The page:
I am using a dropbox api and building a code writing app for iPhone (so my space is very limited). When the user opens a file, Dropbox gets notified. If the file gets opened in another location (like on a computer) and saved, then by the time the user saves the originally opened file they may be overwriting already existing changes. I want to basically say "Hey! The file you are trying to save, has already been modified elsewhere..." They then have two choices... To create a new file out of the changes they made, or to discard their changes. Those buttons can really only be 2 very short words, but one word each button works best. "Accept changes" barely fits.

What short phrase can I use to say what I mean, and should I write on the buttons to say "create new file from changes" or "discard your file"?


You can't, but there's a better way

Sometimes, concepts are too complicated to communicate in a few words. This is especially true when the consequences of miscommunication are large, such as overwriting a file.

The best practice here would be to notify the user as soon as you know that there is a conflict (that might be while the user is editing, or during save). A non-blocking notification like a toast can be useful for this.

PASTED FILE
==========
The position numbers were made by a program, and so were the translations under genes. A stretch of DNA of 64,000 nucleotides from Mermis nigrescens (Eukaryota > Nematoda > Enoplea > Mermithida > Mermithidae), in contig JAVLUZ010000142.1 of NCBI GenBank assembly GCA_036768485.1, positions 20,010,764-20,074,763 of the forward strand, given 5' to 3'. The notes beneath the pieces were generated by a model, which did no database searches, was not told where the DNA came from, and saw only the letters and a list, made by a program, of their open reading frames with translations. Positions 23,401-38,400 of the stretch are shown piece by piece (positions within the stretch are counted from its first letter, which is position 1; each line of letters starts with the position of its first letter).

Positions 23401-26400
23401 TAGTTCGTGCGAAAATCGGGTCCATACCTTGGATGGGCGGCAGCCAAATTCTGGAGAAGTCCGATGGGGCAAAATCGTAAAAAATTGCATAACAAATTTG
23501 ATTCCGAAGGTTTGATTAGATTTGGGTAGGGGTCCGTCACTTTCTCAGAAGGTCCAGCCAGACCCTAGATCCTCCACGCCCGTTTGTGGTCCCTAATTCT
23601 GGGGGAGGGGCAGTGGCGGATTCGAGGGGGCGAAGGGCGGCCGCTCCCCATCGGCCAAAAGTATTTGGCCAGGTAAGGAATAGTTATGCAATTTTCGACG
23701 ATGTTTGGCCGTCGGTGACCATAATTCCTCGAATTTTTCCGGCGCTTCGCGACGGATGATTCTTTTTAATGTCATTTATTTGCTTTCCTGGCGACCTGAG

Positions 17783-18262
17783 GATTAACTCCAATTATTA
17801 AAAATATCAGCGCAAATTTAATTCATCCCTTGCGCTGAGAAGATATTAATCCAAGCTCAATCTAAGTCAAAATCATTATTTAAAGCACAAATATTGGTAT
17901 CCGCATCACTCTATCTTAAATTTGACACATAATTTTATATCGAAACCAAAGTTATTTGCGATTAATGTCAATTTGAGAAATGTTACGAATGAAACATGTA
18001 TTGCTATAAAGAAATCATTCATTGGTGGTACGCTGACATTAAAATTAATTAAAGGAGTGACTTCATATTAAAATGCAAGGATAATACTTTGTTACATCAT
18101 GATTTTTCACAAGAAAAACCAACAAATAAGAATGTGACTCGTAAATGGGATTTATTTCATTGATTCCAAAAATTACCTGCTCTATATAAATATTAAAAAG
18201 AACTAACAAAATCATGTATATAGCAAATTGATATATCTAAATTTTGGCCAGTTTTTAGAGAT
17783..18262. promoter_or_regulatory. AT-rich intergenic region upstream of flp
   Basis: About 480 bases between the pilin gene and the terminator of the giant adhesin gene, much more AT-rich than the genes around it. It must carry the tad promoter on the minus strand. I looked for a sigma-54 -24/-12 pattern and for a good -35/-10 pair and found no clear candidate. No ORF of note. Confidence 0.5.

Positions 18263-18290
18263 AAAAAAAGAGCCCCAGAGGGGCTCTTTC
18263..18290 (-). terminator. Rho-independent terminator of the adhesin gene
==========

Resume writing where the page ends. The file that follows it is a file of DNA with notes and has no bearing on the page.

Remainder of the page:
If this happens during the save process, I would not try to communicate this in a few words. A conventional approach would be to pop up an informative dialog box with an explanation of the conflict, and buttons for the user to take action, e.g.:

  • This file has been modified elsewhere by [John Smith]. Would you like to overwrite it, or save it as a different filename?
  • Buttons: Overwrite Save as
  • obviously amazing! Should one of these buttons be a "danger" (red button) Or should they both be primary, or white buttons? – Johnston Apr 1 '15 at 12:18

A similar scenario I have come across is with Prezi.com where you can make slides/presentation online. When you already have a presentation open in a tab and you open the same presentation again in a new tab, a message pops up stating, "You are already working on this file in another tab. Please continue there"

The above scenario and your case fall under error detection and diagnosis. There can be a better solution. As per Jacob Nielsen's heuristics, error prevention is ranked higher than error diagnosis and results in a better UX.

In your case, the person who opens the file first is the master. The person who opens it next, could have a status that indicates the file is already opened somewhere else, and prompts him to either save a new copy or wait until the first person finishes. This way, the first person need not discard his changes. That will just be a waste of time and effort on his end.

I don't know the technical feasibility. I might be wrong. Please let me know.


Window title: External changes detected

Message: Unsaved changes to this file will be lost. What to do with these changes?

Buttons: [Save] [Skip]

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